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Bangor Township — The newest addition to the Saginaw Valley Naval Ship Museum can give tours on land and in water, but it’s going to take a lot of time and money to get it up and running.

A 1945 DUKW (pronounced “duck”) boat, one of just more than 21,000 made by General Motors during World War II, was recently acquired by the museum, which also owns the USS Edson Naval Destroyer in Bay County’s Bangor Township. The goal is to teach more history lessons near the boat launch and hopefully make the vehicle seaworthy again.

“It’s going to be a very good addition to the museum,” said Mike Kegley, president of the museum.

But today, it’s a piece of rusted junk.

For the short term, Kegley hopes to get some volunteers to wash it down and put a fresh coat of paint on it. It’s to be located in the parking lot where the Edson is docked, near the Independence boat launch. Those heading to the Edson for a tour can check it before boarding the ship.

Down the road, Kegley hopes to raise money to bring the vehicle back to life.

“We’d need to raise a lot of money, but we need to raise a lot of money for a lot of things,” he said. “For now, we’re happy we have it.”

The vehicle hasn’t operated in at least 40 years, Kegley said, and has essentially rotted away in the woods in Millersburg, a small village in Presque Isle County in northern Michigan.

A DUKW boat was an amphibious modification of the U.S. Army cargo trucks used to transport goods and troops over land and water, Kegley said. Before the vehicle, he said, troops would bring in supplies and drop the gate off the boat, but all supplies and troops on board would end up wet.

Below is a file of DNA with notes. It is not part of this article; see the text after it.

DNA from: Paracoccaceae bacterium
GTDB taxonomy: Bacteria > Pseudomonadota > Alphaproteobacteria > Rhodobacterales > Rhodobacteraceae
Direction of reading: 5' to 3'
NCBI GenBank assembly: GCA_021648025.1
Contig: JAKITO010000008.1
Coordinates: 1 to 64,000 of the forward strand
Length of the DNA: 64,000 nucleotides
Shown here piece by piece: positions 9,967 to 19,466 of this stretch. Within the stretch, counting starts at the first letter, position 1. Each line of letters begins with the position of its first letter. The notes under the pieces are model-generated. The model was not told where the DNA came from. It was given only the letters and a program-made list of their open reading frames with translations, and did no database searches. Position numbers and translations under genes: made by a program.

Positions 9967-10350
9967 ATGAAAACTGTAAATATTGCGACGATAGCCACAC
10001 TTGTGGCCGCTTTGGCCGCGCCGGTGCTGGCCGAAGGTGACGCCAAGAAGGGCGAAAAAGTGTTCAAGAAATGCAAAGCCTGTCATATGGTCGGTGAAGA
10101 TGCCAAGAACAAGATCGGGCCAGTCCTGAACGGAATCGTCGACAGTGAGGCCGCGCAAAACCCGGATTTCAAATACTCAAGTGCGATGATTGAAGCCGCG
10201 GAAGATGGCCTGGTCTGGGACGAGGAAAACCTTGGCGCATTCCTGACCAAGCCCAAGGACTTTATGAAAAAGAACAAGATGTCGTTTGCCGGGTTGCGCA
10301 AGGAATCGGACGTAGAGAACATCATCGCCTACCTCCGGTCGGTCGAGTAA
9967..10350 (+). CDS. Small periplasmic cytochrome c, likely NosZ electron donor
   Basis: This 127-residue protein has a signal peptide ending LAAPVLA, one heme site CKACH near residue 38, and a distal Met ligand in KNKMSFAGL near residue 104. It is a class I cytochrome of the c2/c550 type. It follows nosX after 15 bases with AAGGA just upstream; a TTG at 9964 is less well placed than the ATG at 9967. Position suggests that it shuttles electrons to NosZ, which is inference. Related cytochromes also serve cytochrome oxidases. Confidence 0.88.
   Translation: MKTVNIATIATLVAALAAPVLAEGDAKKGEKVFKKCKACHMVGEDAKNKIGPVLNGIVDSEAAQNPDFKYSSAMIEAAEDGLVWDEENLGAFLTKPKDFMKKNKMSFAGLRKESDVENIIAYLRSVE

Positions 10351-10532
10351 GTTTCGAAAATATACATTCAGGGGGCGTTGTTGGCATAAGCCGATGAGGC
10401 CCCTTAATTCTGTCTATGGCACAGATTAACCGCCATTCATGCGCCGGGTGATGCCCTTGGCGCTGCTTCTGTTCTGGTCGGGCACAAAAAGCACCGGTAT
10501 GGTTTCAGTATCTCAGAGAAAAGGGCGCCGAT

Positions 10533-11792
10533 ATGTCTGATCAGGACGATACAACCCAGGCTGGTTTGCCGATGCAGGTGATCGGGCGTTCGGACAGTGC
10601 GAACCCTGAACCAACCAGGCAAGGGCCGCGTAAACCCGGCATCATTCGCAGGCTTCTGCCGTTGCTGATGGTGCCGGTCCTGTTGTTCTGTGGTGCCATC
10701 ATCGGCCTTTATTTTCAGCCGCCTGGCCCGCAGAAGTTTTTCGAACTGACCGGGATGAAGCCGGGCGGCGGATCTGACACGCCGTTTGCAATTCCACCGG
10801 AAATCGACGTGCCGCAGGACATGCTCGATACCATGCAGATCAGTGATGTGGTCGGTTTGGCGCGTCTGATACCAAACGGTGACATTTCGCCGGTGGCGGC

“They needed something that could come out of the water and onto the beach,” Kegley said.

DUKW boats were produced from 1942 to 1945 and were named based on the model naming technology used by GMC. Each letter represented something different:

D: designed in 1942

U: utility

K: all-wheel drive

W: dual rear axles

The vehicle was also designed to allow its driver to easily inflate and deflate tires to make driving on sand easier.

This particular vehicle never saw action in the war, Kegley said. It was placed in storage and purchased by the Kelley family in the 1950s.

Court Kelley, who lives in Owosso, finally decided to part with it.

“The family would use it on fishing trips, but it has just been sitting in the woods for the past 40 years,” he said.

The vehicle is stored at the Edson site. The museum operates from 10 a.m. to 5 p.m. daily. Ship tours take about an hour and a half.

Admission is $10 for adults and $8 for children ages 6-16.

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